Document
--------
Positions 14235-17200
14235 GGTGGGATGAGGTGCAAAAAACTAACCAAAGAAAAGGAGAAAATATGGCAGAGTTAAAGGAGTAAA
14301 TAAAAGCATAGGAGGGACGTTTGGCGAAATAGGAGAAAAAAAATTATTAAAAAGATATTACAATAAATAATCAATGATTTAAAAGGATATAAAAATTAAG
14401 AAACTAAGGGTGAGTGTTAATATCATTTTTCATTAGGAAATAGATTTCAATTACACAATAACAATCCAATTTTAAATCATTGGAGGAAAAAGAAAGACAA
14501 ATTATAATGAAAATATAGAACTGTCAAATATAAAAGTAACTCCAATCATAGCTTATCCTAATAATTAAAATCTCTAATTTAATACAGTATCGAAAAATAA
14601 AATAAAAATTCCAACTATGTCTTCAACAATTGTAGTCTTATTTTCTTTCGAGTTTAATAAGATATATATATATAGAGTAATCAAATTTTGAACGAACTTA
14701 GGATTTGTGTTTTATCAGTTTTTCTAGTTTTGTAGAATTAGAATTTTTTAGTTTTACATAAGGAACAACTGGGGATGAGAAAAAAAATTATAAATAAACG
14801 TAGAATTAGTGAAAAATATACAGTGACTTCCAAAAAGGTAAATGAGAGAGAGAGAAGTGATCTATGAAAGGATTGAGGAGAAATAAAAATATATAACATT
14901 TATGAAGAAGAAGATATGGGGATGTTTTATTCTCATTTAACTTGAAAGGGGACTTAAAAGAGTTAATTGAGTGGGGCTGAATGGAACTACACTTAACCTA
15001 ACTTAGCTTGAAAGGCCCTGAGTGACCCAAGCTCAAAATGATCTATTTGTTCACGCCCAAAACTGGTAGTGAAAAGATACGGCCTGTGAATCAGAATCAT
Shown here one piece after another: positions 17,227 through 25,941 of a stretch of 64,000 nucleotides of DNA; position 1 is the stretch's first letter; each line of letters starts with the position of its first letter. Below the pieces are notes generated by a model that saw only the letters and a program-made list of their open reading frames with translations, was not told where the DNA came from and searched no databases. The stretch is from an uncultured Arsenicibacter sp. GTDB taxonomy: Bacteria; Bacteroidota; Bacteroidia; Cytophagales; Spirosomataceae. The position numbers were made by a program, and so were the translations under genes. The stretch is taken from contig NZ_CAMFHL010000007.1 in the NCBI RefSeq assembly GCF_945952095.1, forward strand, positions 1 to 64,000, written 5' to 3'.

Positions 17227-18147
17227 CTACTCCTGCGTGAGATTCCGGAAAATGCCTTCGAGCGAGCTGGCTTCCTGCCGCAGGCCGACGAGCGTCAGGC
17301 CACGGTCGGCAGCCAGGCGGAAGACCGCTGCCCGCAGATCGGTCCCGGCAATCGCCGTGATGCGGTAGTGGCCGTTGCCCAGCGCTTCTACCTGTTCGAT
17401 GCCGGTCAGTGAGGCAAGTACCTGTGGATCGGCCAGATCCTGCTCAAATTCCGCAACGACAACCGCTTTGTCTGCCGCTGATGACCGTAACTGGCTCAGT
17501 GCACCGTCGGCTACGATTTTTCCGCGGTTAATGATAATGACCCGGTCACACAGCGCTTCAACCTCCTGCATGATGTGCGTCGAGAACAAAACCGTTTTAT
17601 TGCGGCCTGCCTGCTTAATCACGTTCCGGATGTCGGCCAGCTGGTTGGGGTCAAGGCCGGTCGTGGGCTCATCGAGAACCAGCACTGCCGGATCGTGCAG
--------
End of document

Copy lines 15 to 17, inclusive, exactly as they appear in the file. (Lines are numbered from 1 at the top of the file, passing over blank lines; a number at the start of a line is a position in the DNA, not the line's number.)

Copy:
17401 GCCGGTCAGTGAGGCAAGTACCTGTGGATCGGCCAGATCCTGCTCAAATTCCGCAACGACAACCGCTTTGTCTGCCGCTGATGACCGTAACTGGCTCAGT
17501 GCACCGTCGGCTACGATTTTTCCGCGGTTAATGATAATGACCCGGTCACACAGCGCTTCAACCTCCTGCATGATGTGCGTCGAGAACAAAACCGTTTTAT
17601 TGCGGCCTGCCTGCTTAATCACGTTCCGGATGTCGGCCAGCTGGTTGGGGTCAAGGCCGGTCGTGGGCTCATCGAGAACCAGCACTGCCGGATCGTGCAG